FIG. 6 is a diagrammatic cross-sectional view of an embodiment which is equal to that of FIG. 5 but in which the doped surface zone extends up to the edge of the crystal. Such a structure is easy to manufacture (for the diffusion of the zone 14 a mask is not necessary), but the leakage current on either side of the active region is larger.

FIG. 7 shows an embodiment in which the zone 14 extends over the whole thickness of the contact layer into the passive layer 2 but in which the depth of penetration into the layer 2 below the mesa-shaped contact layer is smaller than beside it. In this manner also, when the difference in depth of penetration is well proportioned, the desired difference in effective refractive index can also be realized.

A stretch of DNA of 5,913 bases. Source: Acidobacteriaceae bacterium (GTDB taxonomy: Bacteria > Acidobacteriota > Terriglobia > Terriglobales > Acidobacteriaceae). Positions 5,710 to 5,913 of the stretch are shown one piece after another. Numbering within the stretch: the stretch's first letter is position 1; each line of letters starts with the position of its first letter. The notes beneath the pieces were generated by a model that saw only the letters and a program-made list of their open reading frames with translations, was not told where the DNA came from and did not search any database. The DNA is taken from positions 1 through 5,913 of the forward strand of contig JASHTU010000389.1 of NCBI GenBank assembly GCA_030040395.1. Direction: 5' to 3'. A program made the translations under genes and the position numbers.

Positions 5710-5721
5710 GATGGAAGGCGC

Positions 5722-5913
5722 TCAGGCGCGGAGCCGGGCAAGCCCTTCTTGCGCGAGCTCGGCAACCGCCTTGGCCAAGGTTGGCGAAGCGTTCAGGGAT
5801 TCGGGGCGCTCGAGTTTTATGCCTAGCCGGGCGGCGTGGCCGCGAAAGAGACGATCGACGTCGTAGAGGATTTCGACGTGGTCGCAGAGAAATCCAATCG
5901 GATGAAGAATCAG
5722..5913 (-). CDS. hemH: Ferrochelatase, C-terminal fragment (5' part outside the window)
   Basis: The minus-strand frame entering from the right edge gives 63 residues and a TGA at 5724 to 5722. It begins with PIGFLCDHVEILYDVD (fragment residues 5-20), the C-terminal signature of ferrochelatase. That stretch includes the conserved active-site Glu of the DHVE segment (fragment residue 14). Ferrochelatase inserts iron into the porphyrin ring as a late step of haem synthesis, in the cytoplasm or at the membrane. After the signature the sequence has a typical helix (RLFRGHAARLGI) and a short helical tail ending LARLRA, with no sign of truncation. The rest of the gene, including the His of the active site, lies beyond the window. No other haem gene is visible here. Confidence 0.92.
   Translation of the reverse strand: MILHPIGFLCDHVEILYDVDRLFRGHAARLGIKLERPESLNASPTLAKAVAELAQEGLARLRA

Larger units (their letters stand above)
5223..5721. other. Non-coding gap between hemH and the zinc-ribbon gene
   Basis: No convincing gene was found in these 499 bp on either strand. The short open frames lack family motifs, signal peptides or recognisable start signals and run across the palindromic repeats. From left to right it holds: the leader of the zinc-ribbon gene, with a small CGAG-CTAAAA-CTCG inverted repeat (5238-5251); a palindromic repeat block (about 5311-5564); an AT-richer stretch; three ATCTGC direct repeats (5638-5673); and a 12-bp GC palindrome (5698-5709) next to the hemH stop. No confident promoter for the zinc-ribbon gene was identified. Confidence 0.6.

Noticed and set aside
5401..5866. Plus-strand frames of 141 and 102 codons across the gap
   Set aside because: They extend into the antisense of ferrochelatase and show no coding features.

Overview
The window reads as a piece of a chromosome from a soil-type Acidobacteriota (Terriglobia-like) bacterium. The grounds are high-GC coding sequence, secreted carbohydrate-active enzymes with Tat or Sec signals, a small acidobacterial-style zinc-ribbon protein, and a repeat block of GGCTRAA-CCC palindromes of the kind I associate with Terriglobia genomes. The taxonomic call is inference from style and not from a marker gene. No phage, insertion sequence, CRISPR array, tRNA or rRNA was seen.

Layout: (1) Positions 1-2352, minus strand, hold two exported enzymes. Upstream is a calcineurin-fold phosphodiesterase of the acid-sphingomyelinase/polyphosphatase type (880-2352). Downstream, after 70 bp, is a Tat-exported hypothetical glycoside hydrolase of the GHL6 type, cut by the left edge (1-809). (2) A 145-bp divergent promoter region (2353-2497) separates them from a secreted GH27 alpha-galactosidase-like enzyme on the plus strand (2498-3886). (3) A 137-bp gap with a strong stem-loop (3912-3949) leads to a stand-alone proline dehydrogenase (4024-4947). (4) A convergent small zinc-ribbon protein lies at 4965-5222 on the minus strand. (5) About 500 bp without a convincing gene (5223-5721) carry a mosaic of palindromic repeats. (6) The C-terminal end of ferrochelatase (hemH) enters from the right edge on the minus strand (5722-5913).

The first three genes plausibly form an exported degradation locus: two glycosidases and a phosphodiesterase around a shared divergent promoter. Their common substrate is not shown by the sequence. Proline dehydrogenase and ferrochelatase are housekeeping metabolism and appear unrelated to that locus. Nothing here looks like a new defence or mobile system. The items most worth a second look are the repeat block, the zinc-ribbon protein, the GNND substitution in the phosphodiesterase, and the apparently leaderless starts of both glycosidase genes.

In the structures shown in FIGS. 1, 5 and 7, masking is used for the formation of the parts of the zone 14 situated beside the contact layer by the contact layer 4 and the insulating layer 15. Instead of an insulating layer 15, however, other parts of the contact layer 4 may also be used as a mask. FIG. 8, for example, is a diagrammatic cross-sectional view of a laser structure of the type shown in FIG. 1 in which in the manufacturing stage of FIG. 3 the oxide layer 15 is replaced by parts 4B and 4C of the contact layer, while the part 4A serves for the current supply. After the zinc diffusion, the parts 4B and 4C are covered with an electrically insulating layer 25 of, for example, silicon oxide.